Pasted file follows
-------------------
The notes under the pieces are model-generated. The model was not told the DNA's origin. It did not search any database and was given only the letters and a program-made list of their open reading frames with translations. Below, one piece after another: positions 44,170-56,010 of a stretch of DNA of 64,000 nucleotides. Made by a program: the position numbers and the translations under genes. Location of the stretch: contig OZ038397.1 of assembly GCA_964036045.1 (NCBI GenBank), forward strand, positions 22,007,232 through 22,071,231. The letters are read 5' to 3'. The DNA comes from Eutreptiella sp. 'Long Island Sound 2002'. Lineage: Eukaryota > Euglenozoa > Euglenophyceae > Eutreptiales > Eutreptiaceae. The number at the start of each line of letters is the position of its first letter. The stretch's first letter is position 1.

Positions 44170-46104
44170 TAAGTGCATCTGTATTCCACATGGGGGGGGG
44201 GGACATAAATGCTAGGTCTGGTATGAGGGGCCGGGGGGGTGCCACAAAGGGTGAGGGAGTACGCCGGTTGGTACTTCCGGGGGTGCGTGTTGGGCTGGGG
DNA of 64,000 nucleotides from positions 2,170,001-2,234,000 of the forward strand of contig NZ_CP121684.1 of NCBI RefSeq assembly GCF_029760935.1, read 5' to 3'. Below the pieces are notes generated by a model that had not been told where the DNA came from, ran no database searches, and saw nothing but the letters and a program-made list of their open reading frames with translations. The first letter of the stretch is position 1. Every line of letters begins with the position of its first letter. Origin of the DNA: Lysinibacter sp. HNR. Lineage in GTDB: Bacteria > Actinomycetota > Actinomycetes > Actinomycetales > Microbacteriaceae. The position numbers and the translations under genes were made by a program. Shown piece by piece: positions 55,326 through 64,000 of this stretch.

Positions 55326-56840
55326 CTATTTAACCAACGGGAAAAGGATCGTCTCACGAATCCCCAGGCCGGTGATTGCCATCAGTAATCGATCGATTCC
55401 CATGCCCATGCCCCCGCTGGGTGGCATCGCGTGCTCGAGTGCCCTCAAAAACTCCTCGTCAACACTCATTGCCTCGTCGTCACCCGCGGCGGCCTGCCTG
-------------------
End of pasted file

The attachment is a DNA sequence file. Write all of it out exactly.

The notes under the pieces are model-generated. The model was not told the DNA's origin. It did not search any database and was given only the letters and a program-made list of their open reading frames with translations. Below, one piece after another: positions 44,170-56,010 of a stretch of DNA of 64,000 nucleotides. Made by a program: the position numbers and the translations under genes. Location of the stretch: contig OZ038397.1 of assembly GCA_964036045.1 (NCBI GenBank), forward strand, positions 22,007,232 through 22,071,231. The letters are read 5' to 3'. The DNA comes from Eutreptiella sp. 'Long Island Sound 2002'. Lineage: Eukaryota > Euglenozoa > Euglenophyceae > Eutreptiales > Eutreptiaceae. The number at the start of each line of letters is the position of its first letter. The stretch's first letter is position 1.

Positions 44170-46104
44170 TAAGTGCATCTGTATTCCACATGGGGGGGGG
44201 GGACATAAATGCTAGGTCTGGTATGAGGGGCCGGGGGGGTGCCACAAAGGGTGAGGGAGTACGCCGGTTGGTACTTCCGGGGGTGCGTGTTGGGCTGGGG
DNA of 64,000 nucleotides from positions 2,170,001-2,234,000 of the forward strand of contig NZ_CP121684.1 of NCBI RefSeq assembly GCF_029760935.1, read 5' to 3'. Below the pieces are notes generated by a model that had not been told where the DNA came from, ran no database searches, and saw nothing but the letters and a program-made list of their open reading frames with translations. The first letter of the stretch is position 1. Every line of letters begins with the position of its first letter. Origin of the DNA: Lysinibacter sp. HNR. Lineage in GTDB: Bacteria > Actinomycetota > Actinomycetes > Actinomycetales > Microbacteriaceae. The position numbers and the translations under genes were made by a program. Shown piece by piece: positions 55,326 through 64,000 of this stretch.

Positions 55326-56840
55326 CTATTTAACCAACGGGAAAAGGATCGTCTCACGAATCCCCAGGCCGGTGATTGCCATCAGTAATCGATCGATTCC
55401 CATGCCCATGCCCCCGCTGGGTGGCATCGCGTGCTCGAGTGCCCTCAAAAACTCCTCGTCAACACTCATTGCCTCGTCGTCACCCGCGGCGGCCTGCCTG